Third Sunday in ordinary time Year C  

Theme: Power of the Word

When Mother Teresa she was awarded the Nobel Peace Prize in 1979, she said in her acceptance speech, ‘with this prize I am going to make a home for any who have no home … if we can create a home for the poor, love will spread and we will be able to understand that love is to bring peace and to be good news to the poor’. Before her death in 1997, this tiny woman’s words had inspired the establishment of more than 200 homes for the poor in 30 world’s poorest countries. Powerful and effective words are also at the heart of today’s liturgy.

First reading: Nehemiah 8:2-4, 5-6, 8-10

Anyone who has attended international conferences knows any public speaker will get a varied reception. Some people in the audience will be quick to applaud, while those who are indifferent will stay silent. No such partisanship characterized the community who gathered to listen to Ezra. In this excerpted text from Nehemiah, all were attentive and agreed to accept the word of the Law wholeheartedly with a double Amen. The formal reading of the Law in the open place before the Water Gate represents a climactic moment in the process of reconstruction that took place in Judah after the return from exile. After being freed through the edict of Cyrus, Hebrews came home to find a deplorable situation which was well documented in Malachi 1-2.

To hasten the reconstruction of the temple and Jerusalem’s infrastructure, uplift morale and stabilize religious fervor; the Persians sent aid, supplies and artisans. When reports of poor progress reached the Persian court, Emperor Artaxerxes sent his royal cupbearer Nehemiah to supervise the entire works. When city walls and the temple were completed, Nehemiah requested Ezra the priest to conduct what would later be the basis for synagogue worship. The scroll of the Torah was brought forth, the dais/platform/ambo was mounted, the scroll was opened, God was blessed, the Word was read and the people responded in Aramaic which was understood by all the peoples of the Persian Empire, thus replacing Hebrew which had been the common language in Judah before captivity. A commentary/sermon-like explanation of the text was done by the priest because of expertise in the Law. As they had no king to rule in post-exile Judah, those who could interpret the Law became the uppermost authorities within the community. Although Israel was no longer politically powerful after the exile, it had an autonomous faith which was essential. Even though Ezra and Nehemiah could not keep the people from sinning, yet they were able to keep the Law before the eyes which became a continuous vehicle for conversion.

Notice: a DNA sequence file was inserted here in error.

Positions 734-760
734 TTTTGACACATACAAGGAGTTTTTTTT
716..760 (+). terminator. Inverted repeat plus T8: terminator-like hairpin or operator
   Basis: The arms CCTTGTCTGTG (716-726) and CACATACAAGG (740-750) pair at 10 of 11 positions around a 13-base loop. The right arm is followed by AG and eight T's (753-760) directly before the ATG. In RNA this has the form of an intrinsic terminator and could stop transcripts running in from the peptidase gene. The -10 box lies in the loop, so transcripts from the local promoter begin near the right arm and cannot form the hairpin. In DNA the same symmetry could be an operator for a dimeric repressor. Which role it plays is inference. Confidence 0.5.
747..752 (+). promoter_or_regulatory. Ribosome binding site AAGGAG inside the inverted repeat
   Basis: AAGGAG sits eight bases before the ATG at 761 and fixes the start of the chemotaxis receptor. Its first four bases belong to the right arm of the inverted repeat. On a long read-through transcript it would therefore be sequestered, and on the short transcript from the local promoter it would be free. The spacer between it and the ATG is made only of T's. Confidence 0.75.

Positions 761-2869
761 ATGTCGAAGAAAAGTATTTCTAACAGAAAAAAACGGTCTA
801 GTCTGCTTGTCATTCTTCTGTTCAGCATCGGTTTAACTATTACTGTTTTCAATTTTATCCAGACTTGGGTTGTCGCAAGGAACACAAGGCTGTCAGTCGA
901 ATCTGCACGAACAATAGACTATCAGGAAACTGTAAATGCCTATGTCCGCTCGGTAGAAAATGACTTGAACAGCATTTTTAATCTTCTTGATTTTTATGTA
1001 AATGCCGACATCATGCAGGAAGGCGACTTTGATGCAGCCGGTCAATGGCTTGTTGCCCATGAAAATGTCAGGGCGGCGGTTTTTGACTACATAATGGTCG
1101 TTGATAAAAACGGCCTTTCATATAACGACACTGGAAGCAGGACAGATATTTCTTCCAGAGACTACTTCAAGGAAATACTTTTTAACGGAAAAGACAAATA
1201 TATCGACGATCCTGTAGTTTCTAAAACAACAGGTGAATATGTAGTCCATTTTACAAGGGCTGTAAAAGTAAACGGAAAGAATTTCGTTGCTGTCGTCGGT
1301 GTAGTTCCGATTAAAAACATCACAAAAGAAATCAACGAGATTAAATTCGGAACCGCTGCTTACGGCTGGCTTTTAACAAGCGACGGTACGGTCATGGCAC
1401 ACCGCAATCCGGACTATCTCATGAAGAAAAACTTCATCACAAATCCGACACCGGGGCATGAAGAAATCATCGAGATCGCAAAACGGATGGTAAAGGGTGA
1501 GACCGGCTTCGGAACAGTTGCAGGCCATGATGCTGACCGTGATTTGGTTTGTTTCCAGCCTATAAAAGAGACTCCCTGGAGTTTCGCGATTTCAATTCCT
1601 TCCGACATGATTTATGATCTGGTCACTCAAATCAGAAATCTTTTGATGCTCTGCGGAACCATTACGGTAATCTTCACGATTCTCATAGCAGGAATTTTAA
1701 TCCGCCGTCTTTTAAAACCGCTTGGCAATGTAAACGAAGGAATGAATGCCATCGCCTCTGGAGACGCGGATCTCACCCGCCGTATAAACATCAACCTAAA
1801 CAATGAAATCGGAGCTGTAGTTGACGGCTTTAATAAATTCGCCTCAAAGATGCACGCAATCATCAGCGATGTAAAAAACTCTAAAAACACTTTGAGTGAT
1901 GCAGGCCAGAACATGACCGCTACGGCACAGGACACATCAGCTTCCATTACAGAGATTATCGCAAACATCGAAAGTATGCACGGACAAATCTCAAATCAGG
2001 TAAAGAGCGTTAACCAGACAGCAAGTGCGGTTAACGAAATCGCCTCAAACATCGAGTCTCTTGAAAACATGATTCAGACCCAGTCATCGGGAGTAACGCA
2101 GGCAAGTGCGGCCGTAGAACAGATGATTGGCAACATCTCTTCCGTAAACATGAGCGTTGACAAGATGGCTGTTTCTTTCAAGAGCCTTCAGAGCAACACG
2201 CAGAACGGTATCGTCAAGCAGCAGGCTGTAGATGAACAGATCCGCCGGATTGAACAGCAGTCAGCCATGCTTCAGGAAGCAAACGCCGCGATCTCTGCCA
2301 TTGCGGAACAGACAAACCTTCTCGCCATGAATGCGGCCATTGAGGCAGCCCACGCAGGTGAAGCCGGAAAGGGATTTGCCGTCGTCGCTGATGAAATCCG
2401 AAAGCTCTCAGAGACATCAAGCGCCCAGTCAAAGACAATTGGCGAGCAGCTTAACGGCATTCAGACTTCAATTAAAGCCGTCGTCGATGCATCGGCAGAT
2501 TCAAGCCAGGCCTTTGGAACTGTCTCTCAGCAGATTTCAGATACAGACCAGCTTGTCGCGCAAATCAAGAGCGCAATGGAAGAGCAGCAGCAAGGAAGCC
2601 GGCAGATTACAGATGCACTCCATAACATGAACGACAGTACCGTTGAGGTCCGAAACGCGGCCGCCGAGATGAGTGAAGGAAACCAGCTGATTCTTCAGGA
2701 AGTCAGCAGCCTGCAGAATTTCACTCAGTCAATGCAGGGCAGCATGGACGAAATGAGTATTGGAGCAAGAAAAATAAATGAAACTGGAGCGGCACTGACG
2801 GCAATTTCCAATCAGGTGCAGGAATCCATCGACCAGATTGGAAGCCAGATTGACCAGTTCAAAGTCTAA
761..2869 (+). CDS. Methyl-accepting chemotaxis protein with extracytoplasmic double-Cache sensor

Second reading: 1 Corinthians 12:12-30

In this reading Paul uses graphic words to drive home the importance of mutual respect desired to form a visible and functioning human community that reflects the image of God. His point becomes clearer if we keep in mind the fact that one body and its many parts cannot function without unity since all “parts have the same concern for one another. If one part suffers, all the parts suffer with it. If one part is honored, all the parts share its joy” 1Corinthians 12:25-26. This comparison between the body and human society was commonplace in the ancient world, especially in essays and speeches advocating social harmony. Members of subordinate classes were urged to be satisfied with who they were rather than rising against those who seemed superior to them. According to this model, the ‘foot’ may not match the ‘hand’ and the ‘eye’ to the ‘ear’; yet, all body-parts were a necessary blessing demonstrating unity within diversity within members who form the Body of Christ because of their harmonious complementarity.

This analogy therefore is not intended to designate subordinates but to urge the more privileged members of the community to respect and value the contributions of those who may seem inferior/simple. This mutual respect of all members of the community is rooted in the unity each shares in the Spirit. “For in one Spirit we were baptized into one body….we are all given to drink of the one Spirit” 1Corinthians 12:13. In the mid-first century, Paul insisted that this one Spirit unified Jews and Greeks, slaves and free people; today the same words are offered to us to encourage us sustain the truth that the Spirit continues to be the factor who unites us by breaking down the barriers that intend to classify us into men and women, rich and poor We need to learn from Pope Francis who witnesses that ‘my people are poor and I am one of them’.